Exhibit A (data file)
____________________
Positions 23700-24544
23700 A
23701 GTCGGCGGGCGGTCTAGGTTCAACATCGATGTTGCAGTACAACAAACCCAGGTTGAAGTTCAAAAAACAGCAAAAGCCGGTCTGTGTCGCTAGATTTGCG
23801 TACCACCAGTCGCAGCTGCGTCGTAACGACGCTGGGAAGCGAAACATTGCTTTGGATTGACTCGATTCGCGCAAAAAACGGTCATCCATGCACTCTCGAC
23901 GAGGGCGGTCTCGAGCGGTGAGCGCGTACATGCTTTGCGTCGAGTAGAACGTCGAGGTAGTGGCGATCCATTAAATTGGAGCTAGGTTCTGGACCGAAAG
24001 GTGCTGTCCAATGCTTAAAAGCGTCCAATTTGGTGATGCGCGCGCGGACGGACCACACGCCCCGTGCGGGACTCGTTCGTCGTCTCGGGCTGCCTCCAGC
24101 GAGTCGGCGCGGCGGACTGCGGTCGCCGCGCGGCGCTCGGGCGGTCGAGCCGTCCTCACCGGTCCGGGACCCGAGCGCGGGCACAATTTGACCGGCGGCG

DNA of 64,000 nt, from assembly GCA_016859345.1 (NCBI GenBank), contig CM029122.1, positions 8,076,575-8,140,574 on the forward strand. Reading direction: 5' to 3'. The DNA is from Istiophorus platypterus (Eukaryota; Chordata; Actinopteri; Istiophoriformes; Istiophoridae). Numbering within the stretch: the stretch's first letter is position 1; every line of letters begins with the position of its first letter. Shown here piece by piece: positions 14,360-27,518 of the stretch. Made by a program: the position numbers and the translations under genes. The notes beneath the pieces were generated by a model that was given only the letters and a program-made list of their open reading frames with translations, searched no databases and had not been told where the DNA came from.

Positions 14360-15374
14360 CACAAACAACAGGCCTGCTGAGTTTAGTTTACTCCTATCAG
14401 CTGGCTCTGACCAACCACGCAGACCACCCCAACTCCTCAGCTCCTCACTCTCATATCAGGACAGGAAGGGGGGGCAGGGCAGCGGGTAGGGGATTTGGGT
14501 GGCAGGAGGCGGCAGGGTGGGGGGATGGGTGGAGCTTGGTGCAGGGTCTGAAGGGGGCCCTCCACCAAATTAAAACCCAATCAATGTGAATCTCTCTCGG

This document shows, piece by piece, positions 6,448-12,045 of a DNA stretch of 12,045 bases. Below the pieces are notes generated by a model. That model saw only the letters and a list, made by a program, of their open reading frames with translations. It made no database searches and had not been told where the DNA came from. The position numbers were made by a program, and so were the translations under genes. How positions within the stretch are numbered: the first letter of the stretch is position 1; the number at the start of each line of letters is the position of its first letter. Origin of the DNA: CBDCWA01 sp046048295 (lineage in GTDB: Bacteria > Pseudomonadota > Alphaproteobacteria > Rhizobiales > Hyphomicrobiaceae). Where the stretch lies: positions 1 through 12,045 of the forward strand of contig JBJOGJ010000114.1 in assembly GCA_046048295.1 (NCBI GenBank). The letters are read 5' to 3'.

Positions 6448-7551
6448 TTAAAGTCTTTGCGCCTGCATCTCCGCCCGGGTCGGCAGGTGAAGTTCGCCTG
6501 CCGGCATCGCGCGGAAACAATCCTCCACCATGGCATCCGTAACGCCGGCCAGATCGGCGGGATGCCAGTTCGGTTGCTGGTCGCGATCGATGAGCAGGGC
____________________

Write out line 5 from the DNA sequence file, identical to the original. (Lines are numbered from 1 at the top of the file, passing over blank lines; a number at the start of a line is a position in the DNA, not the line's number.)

23901 GAGGGCGGTCTCGAGCGGTGAGCGCGTACATGCTTTGCGTCGAGTAGAACGTCGAGGTAGTGGCGATCCATTAAATTGGAGCTAGGTTCTGGACCGAAAG